Milwaukee Short Film Festival
Great movies in small doses
If you ask Milwaukee residents about film around town, many people will point you in the direction of the nearest multiplex playing the latest Hollywood offering. But, fact is, there are many fans and producers of progressive cinema in the city. Skeptics need only look to the Milwaukee Short Film Festival (MFSS), now on the brink of its 11th year. More than 40 films will be screened at three different city venues over three days. The festival features films from all over the United States, including several from Milwaukee, as well as many from international filmmakers. Not bad for a festival that began as a showing of films on public access television.
From small-screen beginnings, the Milwaukee Short Film Festival has grown into an event of national acclaim and international recognition. Ross Bigley, a graduate of Milwaukee Institute of Art & Design and director of the MSFF (operating under the nonprofit Milwaukee Independent Film Society), estimates that more than 200 films were submitted to this year’s festival. This is significant, considering that the submission number usually hovers around 80 and in only a couple of years has gone upward of 100. With so many submissions—and so many of high quality—from all over the world, deciding which ones will be screened at the festival can be an arduous chore. “We had so many good films that we had to say ‘no’ to. It’s like this one great 20-minute film from France or two films from Milwaukee that won’t get in,” Bigley says.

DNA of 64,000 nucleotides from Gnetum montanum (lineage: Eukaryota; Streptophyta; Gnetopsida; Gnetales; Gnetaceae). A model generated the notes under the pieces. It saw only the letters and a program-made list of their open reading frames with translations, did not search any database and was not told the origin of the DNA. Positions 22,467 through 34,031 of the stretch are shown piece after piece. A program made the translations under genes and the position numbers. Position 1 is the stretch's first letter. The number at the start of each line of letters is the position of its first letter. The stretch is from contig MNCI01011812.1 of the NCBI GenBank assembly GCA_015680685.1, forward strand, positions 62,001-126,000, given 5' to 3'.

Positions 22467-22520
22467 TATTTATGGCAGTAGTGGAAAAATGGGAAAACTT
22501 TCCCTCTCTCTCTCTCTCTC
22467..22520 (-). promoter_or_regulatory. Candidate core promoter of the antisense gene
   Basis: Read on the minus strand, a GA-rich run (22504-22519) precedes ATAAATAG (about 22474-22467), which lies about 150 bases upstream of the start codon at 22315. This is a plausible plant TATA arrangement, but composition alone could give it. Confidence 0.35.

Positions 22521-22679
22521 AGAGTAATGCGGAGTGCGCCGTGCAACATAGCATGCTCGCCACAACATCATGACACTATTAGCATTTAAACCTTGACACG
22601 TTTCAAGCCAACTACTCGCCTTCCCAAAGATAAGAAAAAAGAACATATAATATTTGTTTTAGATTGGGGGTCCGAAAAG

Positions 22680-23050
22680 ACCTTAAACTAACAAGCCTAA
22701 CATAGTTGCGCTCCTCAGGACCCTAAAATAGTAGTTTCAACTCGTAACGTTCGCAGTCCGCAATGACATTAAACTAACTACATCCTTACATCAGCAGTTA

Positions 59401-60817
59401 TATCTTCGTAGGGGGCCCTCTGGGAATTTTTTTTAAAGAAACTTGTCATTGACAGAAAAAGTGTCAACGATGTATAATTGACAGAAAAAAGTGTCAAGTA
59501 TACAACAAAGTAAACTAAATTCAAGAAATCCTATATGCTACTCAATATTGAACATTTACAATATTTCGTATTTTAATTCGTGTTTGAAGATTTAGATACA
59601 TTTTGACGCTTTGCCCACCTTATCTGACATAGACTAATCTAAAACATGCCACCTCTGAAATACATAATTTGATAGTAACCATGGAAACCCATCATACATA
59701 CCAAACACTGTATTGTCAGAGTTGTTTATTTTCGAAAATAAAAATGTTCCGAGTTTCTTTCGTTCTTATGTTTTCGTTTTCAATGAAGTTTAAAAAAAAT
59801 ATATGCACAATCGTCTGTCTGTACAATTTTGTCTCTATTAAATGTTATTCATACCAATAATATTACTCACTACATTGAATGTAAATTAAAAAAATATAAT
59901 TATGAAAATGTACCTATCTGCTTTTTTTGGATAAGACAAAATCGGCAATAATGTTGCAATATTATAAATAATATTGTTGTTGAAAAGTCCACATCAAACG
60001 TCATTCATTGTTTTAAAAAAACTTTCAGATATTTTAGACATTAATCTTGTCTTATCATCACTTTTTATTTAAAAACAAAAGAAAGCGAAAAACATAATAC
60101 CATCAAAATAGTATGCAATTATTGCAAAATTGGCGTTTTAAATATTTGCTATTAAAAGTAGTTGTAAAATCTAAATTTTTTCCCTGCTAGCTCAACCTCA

The 11th annual festival runs Friday through Sunday, Sept. 11-13. Sensing the need for growth, Bigley moved MSFF out of its single space at the Times Cinema and into three different screening venues. The festival begins Friday at the Eisner Museum of Advertising & Design. Saturday’s films will be screened at the Milwaukee Art Museum’s Lubar Auditorium. The festival will wrap on Sunday at the Oriental Theatre. The opening-night selections at the Eisner Museum will incorporate the festival’s first-ever Pace-Setter Award, presented to Mark Metcalf and Kathy Fischer for their accomplishments and contributions to the medium of film in Milwaukee. A short film directed by Fischer called How to Not Kill Everyone, featuring Metcalf, will be shown this night.
Bigley believes this year’s festival contains its strongest lineup and touts a wide range of films that have something for everyone. Interesting selections include a student film from Spain, shot in New York, called Basket Bronx, and a documentary with Natalie Merchant called No Good Reason. Also included are a puppet film and more animation than in previous years. Using a scoring system, industry judges will determine the artistic merit of the selections and pick the Best Film and Honorary Mention. Awards will also be given for Best Director, Best Actor or Best Ensemble and the Best Wisconsin Film.
A complete list of the films and ticket information can be found at www.milwaukeeindependentfilmsociety.org.